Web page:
About this day
For A-level and IB students
Biology in Action returns in spectacular style in autumn 2017! Five interactive and engaging sessions delivered by renowned scientists and communicators will inspire and motivate your students. A special session with hints and tips for revision and examination success will provide students with the tools to succeed. These are unmissable and tremendously popular programmes – secure places as soon as possible and amend numbers in September if needed.
“I don’t remember a better student conference – we thought every speaker was excellent – just the right level, all animated, engaging and well prepared..”
“We and the students had such a good experience yesterday I would like to go again next time and wanted to book it in with the school ASAP!!”
Programme & speakers
A dive into the Planet’s Beating Heart Greg Foot, Science presenter and communicator
Join YouTuber & BBC Science Presenter – Greg Foot – for the story of his scientific adventure diving to 1000ft in the deep ocean in a high-tech submersible. Using stunning footage from his dive he’ll uncover how the deep ocean is the planet’s beating heart, and how we’re soon due a fatal heart attack.
About Greg Foot
Greg is a Science Presenter on TV, on YouTube and on Stage.
From genome to clinic - tales from the oesophagus Tim Underwood, University of Southampton
Tim will illustrate how early detection of oesophageal cancer is enabled by genome sequencing, and how large-scale sequencing of patients is uncovering the biology behind this disease, enabling life-saving surgery and treatment to be targeted to the individual.
About Tim Underwood
Tim is a surgeon with a special interest in oesophageal cancer and minimally invasive surgical techniques.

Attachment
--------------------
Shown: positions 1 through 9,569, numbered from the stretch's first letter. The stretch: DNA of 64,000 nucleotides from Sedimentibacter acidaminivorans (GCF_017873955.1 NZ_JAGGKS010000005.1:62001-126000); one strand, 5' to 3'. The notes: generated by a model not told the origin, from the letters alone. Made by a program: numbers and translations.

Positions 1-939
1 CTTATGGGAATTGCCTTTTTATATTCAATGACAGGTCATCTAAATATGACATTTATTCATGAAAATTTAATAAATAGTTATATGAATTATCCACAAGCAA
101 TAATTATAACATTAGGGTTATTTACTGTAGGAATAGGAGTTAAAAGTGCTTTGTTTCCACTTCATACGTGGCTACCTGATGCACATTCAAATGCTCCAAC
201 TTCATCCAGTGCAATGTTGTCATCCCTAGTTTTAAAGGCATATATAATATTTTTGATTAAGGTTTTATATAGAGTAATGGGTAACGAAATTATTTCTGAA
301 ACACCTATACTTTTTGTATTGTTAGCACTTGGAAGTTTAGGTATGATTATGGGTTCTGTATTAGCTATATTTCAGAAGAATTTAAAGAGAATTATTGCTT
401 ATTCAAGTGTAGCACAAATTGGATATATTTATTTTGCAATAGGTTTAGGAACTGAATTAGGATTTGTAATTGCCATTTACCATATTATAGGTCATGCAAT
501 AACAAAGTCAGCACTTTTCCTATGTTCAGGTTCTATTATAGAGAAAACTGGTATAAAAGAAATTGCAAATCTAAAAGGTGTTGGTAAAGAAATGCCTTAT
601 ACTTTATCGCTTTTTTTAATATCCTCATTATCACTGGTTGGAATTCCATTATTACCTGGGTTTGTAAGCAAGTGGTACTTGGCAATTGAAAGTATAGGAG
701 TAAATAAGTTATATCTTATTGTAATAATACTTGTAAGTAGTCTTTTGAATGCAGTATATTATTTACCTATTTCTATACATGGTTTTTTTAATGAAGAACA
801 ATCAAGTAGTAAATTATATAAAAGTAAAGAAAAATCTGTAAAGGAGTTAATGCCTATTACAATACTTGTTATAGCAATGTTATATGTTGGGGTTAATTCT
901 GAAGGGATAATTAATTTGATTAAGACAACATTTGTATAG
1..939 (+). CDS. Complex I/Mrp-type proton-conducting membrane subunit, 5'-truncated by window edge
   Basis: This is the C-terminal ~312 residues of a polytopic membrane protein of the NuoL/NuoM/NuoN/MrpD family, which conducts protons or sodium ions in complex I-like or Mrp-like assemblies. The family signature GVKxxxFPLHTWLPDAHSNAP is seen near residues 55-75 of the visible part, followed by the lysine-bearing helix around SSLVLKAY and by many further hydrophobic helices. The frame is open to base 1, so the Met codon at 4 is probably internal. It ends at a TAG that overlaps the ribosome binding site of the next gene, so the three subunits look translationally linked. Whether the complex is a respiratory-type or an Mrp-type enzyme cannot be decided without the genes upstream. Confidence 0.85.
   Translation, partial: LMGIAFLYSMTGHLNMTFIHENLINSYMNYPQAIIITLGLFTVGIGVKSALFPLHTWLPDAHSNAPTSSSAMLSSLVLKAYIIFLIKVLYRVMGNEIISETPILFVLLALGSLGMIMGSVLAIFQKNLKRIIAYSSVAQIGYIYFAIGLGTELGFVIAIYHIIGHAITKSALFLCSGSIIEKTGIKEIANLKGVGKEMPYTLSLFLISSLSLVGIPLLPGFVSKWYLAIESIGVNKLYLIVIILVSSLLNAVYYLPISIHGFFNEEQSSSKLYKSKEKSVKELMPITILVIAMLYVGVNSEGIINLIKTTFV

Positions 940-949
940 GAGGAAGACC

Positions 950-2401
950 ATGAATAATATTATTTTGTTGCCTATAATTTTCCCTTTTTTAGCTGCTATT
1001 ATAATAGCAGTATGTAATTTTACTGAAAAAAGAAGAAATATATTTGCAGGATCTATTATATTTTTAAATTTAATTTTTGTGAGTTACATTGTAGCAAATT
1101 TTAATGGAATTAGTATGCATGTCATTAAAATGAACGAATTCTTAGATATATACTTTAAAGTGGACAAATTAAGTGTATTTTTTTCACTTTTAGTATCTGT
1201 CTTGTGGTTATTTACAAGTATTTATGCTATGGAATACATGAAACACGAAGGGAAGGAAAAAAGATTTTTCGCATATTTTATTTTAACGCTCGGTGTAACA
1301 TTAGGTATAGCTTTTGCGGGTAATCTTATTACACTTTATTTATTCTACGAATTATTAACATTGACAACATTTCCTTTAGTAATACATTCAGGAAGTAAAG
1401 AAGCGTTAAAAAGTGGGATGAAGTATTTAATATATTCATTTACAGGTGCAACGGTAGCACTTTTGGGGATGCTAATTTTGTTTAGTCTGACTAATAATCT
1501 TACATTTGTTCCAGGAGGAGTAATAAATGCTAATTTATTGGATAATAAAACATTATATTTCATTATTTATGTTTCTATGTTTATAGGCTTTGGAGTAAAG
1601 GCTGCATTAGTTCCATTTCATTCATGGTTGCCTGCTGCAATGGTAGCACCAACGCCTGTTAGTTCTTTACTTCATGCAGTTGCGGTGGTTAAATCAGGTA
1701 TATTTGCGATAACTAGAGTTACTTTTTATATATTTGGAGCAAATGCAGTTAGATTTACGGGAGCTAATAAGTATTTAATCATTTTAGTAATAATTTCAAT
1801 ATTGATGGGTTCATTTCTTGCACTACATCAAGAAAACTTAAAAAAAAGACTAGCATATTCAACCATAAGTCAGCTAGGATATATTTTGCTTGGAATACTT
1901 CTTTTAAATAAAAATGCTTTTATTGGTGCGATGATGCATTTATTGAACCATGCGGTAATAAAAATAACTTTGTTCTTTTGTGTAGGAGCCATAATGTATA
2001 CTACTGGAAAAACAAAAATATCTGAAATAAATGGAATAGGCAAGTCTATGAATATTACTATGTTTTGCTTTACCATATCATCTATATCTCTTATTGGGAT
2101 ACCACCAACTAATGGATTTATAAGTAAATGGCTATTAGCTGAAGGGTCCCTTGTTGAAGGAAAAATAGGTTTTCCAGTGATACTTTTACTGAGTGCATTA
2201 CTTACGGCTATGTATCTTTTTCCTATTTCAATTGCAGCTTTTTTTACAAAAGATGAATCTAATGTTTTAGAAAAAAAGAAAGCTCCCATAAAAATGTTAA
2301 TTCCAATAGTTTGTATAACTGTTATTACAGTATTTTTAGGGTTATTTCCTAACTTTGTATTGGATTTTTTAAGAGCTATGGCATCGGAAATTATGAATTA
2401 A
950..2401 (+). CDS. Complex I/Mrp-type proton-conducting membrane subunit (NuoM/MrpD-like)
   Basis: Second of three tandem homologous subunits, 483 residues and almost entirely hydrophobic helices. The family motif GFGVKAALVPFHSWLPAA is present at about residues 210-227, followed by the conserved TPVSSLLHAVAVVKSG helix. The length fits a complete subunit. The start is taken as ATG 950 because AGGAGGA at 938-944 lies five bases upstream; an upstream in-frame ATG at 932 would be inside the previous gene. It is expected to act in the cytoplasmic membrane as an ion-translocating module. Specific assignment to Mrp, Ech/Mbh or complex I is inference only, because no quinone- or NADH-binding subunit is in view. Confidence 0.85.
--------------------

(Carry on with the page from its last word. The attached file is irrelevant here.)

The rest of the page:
Gene therapy for cystic fibrosis Eric Alton, Imperial College London
The UK Cystic Fibrosis (CF) Gene Therapy Consortium (GTC) is focused on delivering a new copy of the CF gene into the lungs of these patients. It has identified two ways to achieve this using fat globules (liposomes) or a new virus and is midway through the world’s largest trial to see if gene therapy will improve the lungs of CF patients.
About Eric Alton
Eric Alton is Professor of Gene Therapy and Respiratory Medicine at Imperial College London. Over the last 15 years he has coordinated the UK Cystic Fibrosis Gene Therapy Consortium, which brings together all the key centres in the UK in a programme to deliver gene therapy for these patients.
Do you smell what I smell? – the genetics of our chemical senses. Darren Logan, Head of Research, WALTHAM Centre for Pet Nutrition
Join Darren on a whirlwind tour of our senses of smell and taste. He will explain how the genes that underpin the chemical senses provide a personalised perception of the world, how they keep us alive and predict our demise.
About Darren Logan
Darren is a geneticist who has studied smell and taste in fish, mice, cats, dogs, primates and humans. He leads a research programme for Mars Petcare and is a visiting scientist at the Wellcome Trust Sanger Institute.
Junk DNA – not such rubbish after all Nessa Carey, Imperial College London
Humans contain trillions of cells of hundreds of different types, yet we have the same number of genes as a microscopic worm containing just over 1000 cells. Astonishingly, our complexity may be down to the 98% of our genome that doesn’t contain any genes, the junk DNA.
About Nessa Carey
Nessa Carey works for a major pharmaceutical company, is a Visiting Professor at Imperial College and author of the popular science book “The Epigenetics Revolution”.